DALE V. REDFIELD.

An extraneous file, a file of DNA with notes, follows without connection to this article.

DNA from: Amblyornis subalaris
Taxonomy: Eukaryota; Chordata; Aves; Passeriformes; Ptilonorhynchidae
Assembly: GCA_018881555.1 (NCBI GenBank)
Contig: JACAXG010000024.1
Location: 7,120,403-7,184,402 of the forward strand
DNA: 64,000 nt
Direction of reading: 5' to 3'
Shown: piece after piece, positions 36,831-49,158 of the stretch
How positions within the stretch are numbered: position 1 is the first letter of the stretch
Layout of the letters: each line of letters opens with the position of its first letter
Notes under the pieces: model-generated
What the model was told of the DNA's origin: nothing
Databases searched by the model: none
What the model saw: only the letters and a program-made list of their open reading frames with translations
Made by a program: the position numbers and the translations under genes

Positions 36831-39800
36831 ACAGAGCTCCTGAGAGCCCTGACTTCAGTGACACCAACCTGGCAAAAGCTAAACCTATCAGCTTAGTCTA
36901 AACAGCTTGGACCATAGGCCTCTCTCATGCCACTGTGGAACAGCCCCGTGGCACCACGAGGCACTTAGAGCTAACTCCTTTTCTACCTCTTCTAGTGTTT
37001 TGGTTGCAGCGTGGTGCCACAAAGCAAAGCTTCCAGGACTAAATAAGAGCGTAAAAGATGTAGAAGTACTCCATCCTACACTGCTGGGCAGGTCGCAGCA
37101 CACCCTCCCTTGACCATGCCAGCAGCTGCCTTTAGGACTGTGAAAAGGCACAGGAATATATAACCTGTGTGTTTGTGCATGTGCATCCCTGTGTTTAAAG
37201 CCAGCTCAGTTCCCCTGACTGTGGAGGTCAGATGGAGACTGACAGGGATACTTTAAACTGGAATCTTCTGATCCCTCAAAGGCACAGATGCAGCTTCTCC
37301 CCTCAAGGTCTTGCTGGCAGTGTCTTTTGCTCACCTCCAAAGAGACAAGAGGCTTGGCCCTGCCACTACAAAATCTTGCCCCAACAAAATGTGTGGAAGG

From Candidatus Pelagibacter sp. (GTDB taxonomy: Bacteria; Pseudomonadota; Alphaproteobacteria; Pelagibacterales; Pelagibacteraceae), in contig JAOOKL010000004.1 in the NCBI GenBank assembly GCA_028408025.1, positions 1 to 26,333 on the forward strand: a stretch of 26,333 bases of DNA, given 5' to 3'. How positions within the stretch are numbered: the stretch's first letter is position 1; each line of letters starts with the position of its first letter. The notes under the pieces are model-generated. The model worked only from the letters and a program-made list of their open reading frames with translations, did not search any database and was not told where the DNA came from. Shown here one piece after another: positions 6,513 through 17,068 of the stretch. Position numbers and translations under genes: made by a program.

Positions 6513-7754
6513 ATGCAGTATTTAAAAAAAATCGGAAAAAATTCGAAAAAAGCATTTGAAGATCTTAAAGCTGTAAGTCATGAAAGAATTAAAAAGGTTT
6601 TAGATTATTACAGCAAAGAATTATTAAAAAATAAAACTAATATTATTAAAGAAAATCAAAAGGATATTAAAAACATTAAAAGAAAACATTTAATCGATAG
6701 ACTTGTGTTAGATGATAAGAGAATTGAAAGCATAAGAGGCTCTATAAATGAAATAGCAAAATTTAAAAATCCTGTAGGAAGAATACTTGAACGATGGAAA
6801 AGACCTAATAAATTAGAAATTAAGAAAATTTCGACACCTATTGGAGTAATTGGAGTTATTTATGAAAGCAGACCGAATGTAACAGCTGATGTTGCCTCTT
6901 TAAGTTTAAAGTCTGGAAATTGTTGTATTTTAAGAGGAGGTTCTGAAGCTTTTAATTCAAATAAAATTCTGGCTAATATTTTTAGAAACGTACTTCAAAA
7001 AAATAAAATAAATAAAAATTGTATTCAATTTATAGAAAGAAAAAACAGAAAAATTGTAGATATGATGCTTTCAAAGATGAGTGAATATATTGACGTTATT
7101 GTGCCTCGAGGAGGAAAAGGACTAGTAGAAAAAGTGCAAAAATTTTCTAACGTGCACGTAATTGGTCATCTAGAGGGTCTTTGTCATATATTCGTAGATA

and continued as to other issues involved. Some few suits, in which both parties could not agree, have been litigated in court. Heman J. Redfield was collector of customs at New York from November, 1853, to July 1, 1867. The suit of Dale v. Redfield, was commenced in the supreme court of New York, April 24, 1863, against Mr. Redfield. About May 1, 1863, he appeared by Mr. E. Delafield Smith, then attol'lley for the United States, and demanded a bill of particulars of the plaintiffs' claim. The suit was removed into this court, July 20, 1863. Issue was joined May 20, 1866. On the nineteenth of April, 1872, on the written consent of Mr. Smith, as attorney for the plaintiffs, and of the attol'lley for the several defendants, an order was entered, entitled in that suit and 134 other suits, referring the suits to Edwards Pierrepont, Esq., as sole referee. The order states that the suits are "now pending in this court to recover, duties alleged to have been illegally exacted upon charges and commissions;" that the order is made on motion of Mr. Smith, as counsel for the plaintiffs; that Mr. Pierrepont is appointed referee to take proofs of and ascertain the claim of the plaintiffs "for excess of duties upon such charges and commissions, which may be found to have been illegaily exacted from plaintiffs;" and that, on the coming in of the report of the referee, and the decision on exceptions which might be taken to it, either party might "move for judgment or verdict." On December 19, 1816, an order was made in the same language, referring Dale v. Redfield, and other cases, to John 1. Davenport in place of Mr. Pierrepont. Augustus Schell was collector of customs at New York from July 1,1857, to April8,1861. The suit of Strang v. Schell was commenced in the supreme court of New York, June 9, 1865, against Mr. Schell. It was removed into this court November 18, 1865. The declaration, which was put in in this court, January 25, 1866, contained only the common money counts, and claimed $1,980. Issue was joined, by a plea of non-assumpsit, on February 10, 1866. On the thirteenth of March, 1875, on the consent of Mr. Smith, as attorney for the plaintiffs, and of the attorney for the defendant, the suit was, by an order of this court, referred to John 1. Davenport, the order being in the same words as the above-named orders of reference in Dale v. Redfield. . In February, 1881, the defendants in 146 suits against three collectors (including these two suits) moved for an order requiring the plaintiffs to serve bills of particulars of the items of their demands, or, if none could be served, then for an order rendering judgment for the defendant. Mr. Jordan was attorney for the plaintiffs in all of the suits, and the motion was made on notice to him, on an affidavit stating that more than 15 years previously the defendants had appeared and served on the attorney for the plaintiffs a demand for a bill of particulars, but none had been served in any of the suits; and that each of the suits was brought to recover an excess of duty on mer-